Circumcision (the removal of some or all of the foreskin of a male’s penis) made headlines again in Cologne, Germany this week where a court ruled it illegal to circumcise an infant for religious reasons regardless of parental consent. This new law was apparently brought on by the case of a doctor in a lower court whose circumcision on a four year old boy led to complications and bleeding. Since the doctor had the parents consent – he was acquitted just before this law came into effect.
The new law has sent the Jewish and Muslim community into a tailspin – who fear that this law will make it’s way into other German states, single handedly taking away not only their right to religious freedom, but their rights as parents to make decisions for their children.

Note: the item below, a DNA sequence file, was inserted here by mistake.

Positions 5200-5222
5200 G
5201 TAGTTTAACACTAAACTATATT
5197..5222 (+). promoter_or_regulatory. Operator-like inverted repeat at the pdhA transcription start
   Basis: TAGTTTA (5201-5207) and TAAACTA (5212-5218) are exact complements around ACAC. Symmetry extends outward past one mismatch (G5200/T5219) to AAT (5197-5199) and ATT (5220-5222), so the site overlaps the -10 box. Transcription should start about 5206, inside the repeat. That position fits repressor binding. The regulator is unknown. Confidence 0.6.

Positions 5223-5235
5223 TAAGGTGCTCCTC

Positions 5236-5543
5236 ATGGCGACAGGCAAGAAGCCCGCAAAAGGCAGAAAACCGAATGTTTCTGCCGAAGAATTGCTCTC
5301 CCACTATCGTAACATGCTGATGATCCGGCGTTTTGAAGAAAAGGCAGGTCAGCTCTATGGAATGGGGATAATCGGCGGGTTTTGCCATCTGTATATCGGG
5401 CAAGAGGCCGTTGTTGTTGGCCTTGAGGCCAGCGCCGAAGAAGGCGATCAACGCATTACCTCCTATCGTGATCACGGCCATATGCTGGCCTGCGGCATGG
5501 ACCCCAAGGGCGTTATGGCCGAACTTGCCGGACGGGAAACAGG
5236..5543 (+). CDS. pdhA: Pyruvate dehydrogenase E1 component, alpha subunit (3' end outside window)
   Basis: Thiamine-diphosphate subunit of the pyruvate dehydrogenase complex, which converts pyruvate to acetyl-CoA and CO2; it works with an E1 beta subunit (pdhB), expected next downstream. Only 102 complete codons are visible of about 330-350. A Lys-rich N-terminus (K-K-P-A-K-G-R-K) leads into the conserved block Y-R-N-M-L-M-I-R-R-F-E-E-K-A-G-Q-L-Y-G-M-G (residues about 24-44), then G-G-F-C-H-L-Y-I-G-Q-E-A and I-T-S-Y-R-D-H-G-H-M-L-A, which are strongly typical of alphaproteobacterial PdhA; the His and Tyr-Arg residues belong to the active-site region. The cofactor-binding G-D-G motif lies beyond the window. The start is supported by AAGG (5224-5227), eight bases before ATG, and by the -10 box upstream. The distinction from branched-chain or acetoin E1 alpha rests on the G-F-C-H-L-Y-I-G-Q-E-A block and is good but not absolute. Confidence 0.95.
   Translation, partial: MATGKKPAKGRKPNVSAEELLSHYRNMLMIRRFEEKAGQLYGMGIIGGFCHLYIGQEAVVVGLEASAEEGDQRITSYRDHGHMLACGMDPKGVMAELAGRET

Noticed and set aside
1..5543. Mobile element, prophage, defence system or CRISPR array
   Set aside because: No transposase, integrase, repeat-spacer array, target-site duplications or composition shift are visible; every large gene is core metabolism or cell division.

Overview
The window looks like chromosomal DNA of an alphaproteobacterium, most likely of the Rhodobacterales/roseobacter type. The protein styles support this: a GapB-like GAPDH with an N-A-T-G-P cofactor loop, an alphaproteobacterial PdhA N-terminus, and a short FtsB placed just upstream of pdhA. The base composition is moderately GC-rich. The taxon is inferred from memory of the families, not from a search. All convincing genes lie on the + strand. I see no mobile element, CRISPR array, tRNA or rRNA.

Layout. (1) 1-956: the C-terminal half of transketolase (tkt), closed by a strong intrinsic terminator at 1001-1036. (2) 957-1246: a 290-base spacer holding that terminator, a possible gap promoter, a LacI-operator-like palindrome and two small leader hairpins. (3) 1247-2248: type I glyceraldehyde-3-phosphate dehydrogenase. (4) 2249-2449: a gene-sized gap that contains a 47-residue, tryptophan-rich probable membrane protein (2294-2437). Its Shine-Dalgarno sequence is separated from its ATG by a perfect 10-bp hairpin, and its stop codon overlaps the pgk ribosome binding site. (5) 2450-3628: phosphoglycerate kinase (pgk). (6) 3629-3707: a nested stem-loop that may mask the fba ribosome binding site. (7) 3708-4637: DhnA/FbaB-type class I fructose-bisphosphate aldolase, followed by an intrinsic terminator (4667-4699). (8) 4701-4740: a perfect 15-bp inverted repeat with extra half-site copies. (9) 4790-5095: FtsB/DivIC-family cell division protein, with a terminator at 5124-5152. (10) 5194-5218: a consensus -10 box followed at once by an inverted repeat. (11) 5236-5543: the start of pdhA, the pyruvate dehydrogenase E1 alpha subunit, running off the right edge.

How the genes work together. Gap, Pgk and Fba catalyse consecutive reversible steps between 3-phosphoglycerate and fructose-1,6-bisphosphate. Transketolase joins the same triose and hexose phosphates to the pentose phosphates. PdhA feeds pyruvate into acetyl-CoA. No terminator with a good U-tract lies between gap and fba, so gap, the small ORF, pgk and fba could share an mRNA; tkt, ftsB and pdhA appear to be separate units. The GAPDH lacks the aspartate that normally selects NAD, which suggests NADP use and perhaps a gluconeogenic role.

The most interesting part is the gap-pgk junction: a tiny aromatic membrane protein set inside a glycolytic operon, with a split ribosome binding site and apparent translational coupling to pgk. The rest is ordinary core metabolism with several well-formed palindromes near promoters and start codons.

The court made the ruling based on the fact that a child’s body is “irreparably changed” by circumcision and that the change is in direct controversy with the child’s right to “decide later about his own religious affiliation.” and “The religious freedom of the parents and their right to educate their child would not be unacceptably compromised if they were required to wait until the child could decide to be circumcised.” and went on to say that it constituted “bodily harm” and should be classified as “assault” punishing any doctor who performs it. While the court may indeed have the best interest of the child at heart, I shudder to think of the repercussions we will be seeing in Germany as doctors refuse to do this procedure for fear of imprisonment, and families takes matters into their own hands. Believing that because of a law is passed it will change the behaviors of deeply faithful religious groups is foolish to say the least.